Homeland Security

DHS CIO touts tech transformation

Shutterstock image: digital technology.

An increased focus on agile development and contracting is helping the Department of Homeland Security move ahead on a host of technical fronts, DHS CIO Luke McCormack said.

"We're transforming, using modern techniques to modernize" the department, he said during a panel discussion at AFCEA's Homeland Security Conference on June 22.

He added that the increasingly close collaboration with DHS Chief Procurement Officer Soraya Correa though programs such as the Procurement Innovation Lab, which lets contracting officers try out new ideas, is helping to shift the agency's culture toward "taking risk to eliminate risk."

Michael Palmer, a member of the DHS Digital Service team, said the department is working on an agile procurement vehicle that will enhance its digital capabilities. A request for information was released in May.

Palmer declined to comment on how the Flexible Agile Support for the Homeland (FLASH) contract would interact with other digital services such as those offered by the General Services Administration's 18F. But he did say contractors should be familiar the Digital Services Playbook and incorporate its concepts into their work.

McCormack said FLASH could be a significant building block for the agency's acquisition efforts. Although no date has been set for a formal request for proposals, DHS plans to hold an industry day on June 29 to explain the project in more detail.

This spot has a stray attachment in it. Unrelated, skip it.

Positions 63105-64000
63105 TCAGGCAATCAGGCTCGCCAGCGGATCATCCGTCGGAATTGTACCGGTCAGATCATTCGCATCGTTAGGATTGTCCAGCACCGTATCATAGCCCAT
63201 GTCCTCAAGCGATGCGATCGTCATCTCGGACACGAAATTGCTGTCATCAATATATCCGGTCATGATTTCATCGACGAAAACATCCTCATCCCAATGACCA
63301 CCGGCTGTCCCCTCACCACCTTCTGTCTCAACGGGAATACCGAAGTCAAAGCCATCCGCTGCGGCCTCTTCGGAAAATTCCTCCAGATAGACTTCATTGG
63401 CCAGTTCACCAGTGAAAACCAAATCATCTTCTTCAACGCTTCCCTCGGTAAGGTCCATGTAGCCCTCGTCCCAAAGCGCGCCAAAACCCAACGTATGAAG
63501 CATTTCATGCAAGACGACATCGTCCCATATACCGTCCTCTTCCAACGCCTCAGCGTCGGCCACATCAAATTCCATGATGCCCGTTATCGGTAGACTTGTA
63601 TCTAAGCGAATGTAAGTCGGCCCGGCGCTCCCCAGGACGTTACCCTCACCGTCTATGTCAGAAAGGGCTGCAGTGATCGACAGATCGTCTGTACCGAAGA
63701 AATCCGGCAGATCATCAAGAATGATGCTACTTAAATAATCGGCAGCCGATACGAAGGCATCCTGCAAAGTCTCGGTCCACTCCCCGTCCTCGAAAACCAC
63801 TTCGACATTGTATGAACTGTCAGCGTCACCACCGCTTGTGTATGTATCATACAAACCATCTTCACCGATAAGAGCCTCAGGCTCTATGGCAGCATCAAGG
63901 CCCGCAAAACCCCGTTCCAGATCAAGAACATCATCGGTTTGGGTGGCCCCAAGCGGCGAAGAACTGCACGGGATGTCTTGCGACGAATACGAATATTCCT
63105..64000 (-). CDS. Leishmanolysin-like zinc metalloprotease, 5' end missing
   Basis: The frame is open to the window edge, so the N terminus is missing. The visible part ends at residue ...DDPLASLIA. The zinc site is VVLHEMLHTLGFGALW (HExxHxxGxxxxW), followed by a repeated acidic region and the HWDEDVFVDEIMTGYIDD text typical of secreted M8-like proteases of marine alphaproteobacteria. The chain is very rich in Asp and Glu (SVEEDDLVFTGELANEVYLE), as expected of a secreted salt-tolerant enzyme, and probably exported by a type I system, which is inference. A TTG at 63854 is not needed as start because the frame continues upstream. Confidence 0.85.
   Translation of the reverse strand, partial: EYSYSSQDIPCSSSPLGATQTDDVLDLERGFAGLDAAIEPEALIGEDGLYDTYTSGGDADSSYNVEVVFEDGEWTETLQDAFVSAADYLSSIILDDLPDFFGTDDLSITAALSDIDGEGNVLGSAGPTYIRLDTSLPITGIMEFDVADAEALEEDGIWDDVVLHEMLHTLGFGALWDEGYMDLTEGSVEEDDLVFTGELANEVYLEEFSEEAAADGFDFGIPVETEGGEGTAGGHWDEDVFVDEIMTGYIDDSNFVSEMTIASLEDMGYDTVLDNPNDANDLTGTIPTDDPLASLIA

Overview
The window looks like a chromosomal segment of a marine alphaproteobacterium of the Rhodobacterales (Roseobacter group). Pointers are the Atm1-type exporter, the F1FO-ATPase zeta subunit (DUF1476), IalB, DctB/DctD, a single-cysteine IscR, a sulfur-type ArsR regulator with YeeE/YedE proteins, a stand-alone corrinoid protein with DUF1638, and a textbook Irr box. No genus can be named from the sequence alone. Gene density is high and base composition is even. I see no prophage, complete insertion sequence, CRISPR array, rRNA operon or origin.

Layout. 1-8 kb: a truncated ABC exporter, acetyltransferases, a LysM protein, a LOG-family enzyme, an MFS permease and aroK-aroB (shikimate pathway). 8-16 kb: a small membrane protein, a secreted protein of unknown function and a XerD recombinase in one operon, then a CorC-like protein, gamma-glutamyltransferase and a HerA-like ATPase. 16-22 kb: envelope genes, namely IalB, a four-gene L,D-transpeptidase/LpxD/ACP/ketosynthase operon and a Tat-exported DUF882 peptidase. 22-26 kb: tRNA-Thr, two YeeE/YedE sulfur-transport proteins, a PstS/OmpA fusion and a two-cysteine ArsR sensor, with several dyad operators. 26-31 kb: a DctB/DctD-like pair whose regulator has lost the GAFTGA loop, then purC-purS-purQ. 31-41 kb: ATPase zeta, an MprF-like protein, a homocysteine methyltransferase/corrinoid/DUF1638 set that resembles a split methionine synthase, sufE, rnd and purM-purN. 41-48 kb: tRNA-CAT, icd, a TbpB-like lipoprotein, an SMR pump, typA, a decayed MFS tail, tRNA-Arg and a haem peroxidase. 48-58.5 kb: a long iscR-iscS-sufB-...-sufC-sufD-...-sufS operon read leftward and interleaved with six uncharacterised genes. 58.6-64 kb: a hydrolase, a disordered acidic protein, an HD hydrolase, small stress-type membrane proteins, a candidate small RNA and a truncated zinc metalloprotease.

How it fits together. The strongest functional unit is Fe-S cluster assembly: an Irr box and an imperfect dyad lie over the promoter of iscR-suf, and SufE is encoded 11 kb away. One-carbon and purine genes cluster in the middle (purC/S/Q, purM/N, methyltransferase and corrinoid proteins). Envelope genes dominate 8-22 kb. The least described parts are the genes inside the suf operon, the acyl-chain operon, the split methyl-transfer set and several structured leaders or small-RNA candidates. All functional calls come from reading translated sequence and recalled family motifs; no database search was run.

DHS is conducting five IT pilot projects designed to showcase the pivot to agile: U.S. Citizenship and Immigration Services' verification system, the Federal Emergency Management Agency's flood insurance and grants management programs, Immigration and Customs Enforcement's Student and Exchange Visitor Information System and the Transportation Security Administration's Technology Infrastructure Modernization Program.

McCormack said the projects are using modern development techniques in real-world applications with the goal of modernizing aging, ineffective systems more quickly and efficiently than traditional acquisition techniques allow.

About the Author

Mark Rockwell is a senior staff writer at FCW, whose beat focuses on acquisition, the Department of Homeland Security and the Department of Energy.

Before joining FCW, Rockwell was Washington correspondent for Government Security News, where he covered all aspects of homeland security from IT to detection dogs and border security. Over the last 25 years in Washington as a reporter, editor and correspondent, he has covered an increasingly wide array of high-tech issues for publications like Communications Week, Internet Week, Fiber Optics News, tele.com magazine and Wireless Week.

Rockwell received a Jesse H. Neal Award for his work covering telecommunications issues, and is a graduate of James Madison University.

Click here for previous articles by Rockwell. Contact him at [email protected] or follow him on Twitter at @MRockwell4.


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